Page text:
In the 1979 Academy Award-winning film Kramer vs. Kramer
, a custody battle erupts between Ted and Joanna Kramer (Dustin Hoffman and Meryl Streep) over their son Billy. Because we’re following Ted’s story, and we’ve seen how much he loves his son, we tend to root for Ted in this battle. We agree with their neighbor, played by Jane Alexander, who tells Joanna from the stand, “You don’t know how hard he’s tried. They’re beautiful together, just beautiful
.” But the court hasn’t had the benefit of seeing the same movie, and awards custody to the mother.
This was the most common child custody result back then.
“Unless a mother was foaming at the mouth or feeding her children antifreeze, she almost always got custody,” says Eleanor Alter
, a family lawyer with Kasowitz, Benson, Torres & Friedman. “There had to be something really egregious.”
Much has changed for fathers since.
Courts are extending much more flexibility to fathers, says Jerome Wisselman
, a family lawyer with Wisselman, Harounian & Associates in Great Neck. “They’ve been much more accepting of fathers who want to spend substantial amounts of time with their children.”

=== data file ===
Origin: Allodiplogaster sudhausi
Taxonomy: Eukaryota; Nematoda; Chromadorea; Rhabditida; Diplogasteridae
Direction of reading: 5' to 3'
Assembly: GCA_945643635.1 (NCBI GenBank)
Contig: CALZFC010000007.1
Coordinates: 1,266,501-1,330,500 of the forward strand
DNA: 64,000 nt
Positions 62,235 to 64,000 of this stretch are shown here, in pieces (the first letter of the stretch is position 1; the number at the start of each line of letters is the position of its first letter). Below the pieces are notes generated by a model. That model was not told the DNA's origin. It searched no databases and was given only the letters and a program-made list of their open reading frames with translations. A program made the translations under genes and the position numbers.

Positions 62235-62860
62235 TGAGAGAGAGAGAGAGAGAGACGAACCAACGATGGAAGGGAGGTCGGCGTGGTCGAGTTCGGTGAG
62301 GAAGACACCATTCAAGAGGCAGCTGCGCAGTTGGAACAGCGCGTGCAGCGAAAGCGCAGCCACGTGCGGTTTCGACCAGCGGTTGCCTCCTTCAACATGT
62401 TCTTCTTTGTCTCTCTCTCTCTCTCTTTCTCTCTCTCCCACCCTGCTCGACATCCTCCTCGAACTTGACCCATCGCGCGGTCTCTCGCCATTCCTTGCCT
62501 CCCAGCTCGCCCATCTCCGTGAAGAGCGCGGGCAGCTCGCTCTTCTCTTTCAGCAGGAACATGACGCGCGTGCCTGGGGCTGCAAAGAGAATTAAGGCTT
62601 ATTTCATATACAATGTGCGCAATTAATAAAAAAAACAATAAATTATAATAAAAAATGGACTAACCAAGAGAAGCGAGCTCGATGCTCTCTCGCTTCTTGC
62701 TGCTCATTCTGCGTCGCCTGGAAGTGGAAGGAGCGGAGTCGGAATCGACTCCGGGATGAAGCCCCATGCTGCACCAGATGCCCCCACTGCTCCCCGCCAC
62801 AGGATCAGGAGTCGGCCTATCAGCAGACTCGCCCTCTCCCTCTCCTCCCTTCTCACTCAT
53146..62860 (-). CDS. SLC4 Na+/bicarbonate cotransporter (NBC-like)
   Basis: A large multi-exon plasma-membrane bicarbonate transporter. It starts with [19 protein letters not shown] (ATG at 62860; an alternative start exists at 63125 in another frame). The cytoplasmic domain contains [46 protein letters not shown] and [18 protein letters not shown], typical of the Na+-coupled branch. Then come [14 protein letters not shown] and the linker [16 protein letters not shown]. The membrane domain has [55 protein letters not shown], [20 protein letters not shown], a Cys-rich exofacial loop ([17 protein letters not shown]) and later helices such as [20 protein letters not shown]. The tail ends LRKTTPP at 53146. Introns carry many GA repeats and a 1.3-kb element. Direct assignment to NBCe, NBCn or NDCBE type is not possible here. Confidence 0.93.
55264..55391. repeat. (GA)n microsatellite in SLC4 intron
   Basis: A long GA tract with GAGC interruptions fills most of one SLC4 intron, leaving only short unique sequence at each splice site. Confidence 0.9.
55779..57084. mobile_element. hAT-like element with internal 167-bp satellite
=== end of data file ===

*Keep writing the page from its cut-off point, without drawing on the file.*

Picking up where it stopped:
What hasn’t changed, Wisselman says, is that much of the work he does with fathers regarding custody takes place out of court, particularly in advising how to discuss a custody battle with children involved.
“It’s important that the father doesn’t denigrate the mother,” he says. “And it goes both ways with the mother, too. The children make out better when the parents respect each other and show that.”
Another problem that noncustodial fathers may face in enforcing parenting access is ensuring that an agreement is literally enforced, says Jacqueline Newman
, a managing partner with Berkman Bottger Newman & Rodd. Even after mediation has been successful, there can be “little jabs,” such as being late for arranged visits.
“It’s a hard thing,” Newman said. “You cannot go to court over every single transgression. But if there’s a pattern of a parent trying to intrude on the relationship with the children, you might.”
Finally, from Alter, this advice to both fathers and mothers in a child custody battle: Unless the child is in emotional or physical danger, “Settle, settle, settle.”